Who’s ‘qualified’ to be president?

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I am now going to weigh in on who I believe is qualified to become the 45th president of the United States.

The qualification issue has arisen in the Democratic Party primary. The candidates keep yapping about the other’s qualifications, or lack thereof.

But look, we’ve got four men and one woman running for president. Why not, then, take a quick look at each individual’s “qualifications.”

First, let’s stipulate the obvious: They’re all technically qualified, even Rafael Edward Cruz, the Canadian-born U.S. senator from Texas who earned his constitutional qualification by virtue of his mother’s U.S. citizenship.

No question about any of the others in that regard.

So, here goes, for what it’s worth — which ain’t much. In order:

Hillary Rodham Clinton is the most qualified. She served as first lady during her husband’s two terms as president. She was elected twice to the U.S. Senate from New York. She has served four years as secretary of state. She ran for president in 2008 and won many Democratic state primaries, including the Texas primary, that year.

She knows how government works and has a good knowledge of the limitations of the office of president. She once was a lawyer, after all.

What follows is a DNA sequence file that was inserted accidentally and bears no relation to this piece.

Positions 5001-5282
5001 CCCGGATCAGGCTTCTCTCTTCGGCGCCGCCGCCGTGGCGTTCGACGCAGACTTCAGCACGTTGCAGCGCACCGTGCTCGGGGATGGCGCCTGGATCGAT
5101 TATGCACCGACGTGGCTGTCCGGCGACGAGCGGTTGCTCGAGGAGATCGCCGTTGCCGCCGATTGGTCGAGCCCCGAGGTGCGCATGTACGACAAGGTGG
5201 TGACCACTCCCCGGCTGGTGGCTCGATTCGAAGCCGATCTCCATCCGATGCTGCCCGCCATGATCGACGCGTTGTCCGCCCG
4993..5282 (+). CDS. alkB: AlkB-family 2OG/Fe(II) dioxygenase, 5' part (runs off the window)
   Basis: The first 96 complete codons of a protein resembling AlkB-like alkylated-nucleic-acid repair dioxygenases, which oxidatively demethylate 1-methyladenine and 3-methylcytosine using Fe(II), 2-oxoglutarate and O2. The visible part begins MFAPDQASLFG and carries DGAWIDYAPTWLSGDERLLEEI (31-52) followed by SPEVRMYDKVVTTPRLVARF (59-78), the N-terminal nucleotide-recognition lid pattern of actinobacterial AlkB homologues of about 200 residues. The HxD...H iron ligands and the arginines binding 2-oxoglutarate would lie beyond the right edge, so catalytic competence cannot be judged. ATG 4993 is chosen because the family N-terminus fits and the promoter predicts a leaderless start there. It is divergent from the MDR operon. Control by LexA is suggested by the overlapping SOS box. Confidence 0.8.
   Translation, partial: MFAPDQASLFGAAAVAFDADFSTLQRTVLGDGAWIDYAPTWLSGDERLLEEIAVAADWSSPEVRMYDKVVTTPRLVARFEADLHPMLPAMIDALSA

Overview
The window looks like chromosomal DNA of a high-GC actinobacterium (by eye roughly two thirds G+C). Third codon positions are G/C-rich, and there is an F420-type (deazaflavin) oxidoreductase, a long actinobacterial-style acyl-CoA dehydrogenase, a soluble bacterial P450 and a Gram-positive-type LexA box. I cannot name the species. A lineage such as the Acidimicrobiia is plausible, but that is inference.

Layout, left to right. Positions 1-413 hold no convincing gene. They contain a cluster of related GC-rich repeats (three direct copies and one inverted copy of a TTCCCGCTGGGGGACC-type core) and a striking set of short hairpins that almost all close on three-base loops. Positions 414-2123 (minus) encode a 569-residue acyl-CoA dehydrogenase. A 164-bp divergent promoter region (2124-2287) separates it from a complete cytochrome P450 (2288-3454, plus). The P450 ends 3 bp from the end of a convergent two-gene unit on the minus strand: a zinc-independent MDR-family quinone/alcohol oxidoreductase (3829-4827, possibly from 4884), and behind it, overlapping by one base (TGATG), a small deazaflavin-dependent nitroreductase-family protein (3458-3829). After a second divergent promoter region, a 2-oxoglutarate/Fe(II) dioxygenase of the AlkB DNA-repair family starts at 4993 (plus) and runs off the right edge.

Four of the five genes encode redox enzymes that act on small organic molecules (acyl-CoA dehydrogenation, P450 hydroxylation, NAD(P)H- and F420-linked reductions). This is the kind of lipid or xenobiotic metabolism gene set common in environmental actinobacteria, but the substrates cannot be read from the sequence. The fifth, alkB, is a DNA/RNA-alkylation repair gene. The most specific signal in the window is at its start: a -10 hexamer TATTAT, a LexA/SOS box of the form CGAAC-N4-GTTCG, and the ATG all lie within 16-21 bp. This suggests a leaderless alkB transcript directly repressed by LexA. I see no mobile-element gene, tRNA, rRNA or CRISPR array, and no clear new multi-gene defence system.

John Kasich is a very close second. The Republican Ohio governor has a record as a member of Congress that should make him proud. He helped balance the federal budget as chairman of the House Budget Committee. He exhibits a good dose of the “compassionate conservatism” touted by former President George W. Bush. He reaches across the aisle and knows to compromise without sacrificing his principles.

He’s developed a solid record as Ohio governor. Kasich, too, understands government and its limitations.

Ted Cruz comes in a distant third. This one really is nearly a tossup with the next person. At one level, he might be the scariest candidate running for the White House. This freshman GOP U.S. senator keeps invoking theology, apparently disregarding that the Founding Fathers worked real hard to create a secular government. Cruz also seems too quick to “carpet bomb” Islamic State targets, which quite naturally is going to produce civilian casualties in direct contradiction to military policies established by two presidents, one Republican and one Democrat.

Bernie Sanders is fourth, but barely so. He’s served in Congress a lot longer than Cruz. However, his campaign for the Democratic nomination has begun to bore me. Why? He says the same thing over and over: Wall Street banks bad; wage inequality preys on women and minorities; we need to make the “top 1 percent” pay more in taxes.

Foreign policy? He remains strangely uninterested in talking about that.

Donald J. Trump is patently, categorically and unequivocally unsuited for the presidency. Sure, he’s a natural-born American. So … he’s “qualified.” But he is clueless about the limits of the office he seeks to occupy. He has vaulted to the top of the GOP heap by appealing to Americans’ darker instincts. His insults go so far beyond the pale that many of us have run out of words to describe them.

Read any transcript of the leading Republican candidate’s answers to direct questions and you are going to be blown away by his absolute incoherence.

 

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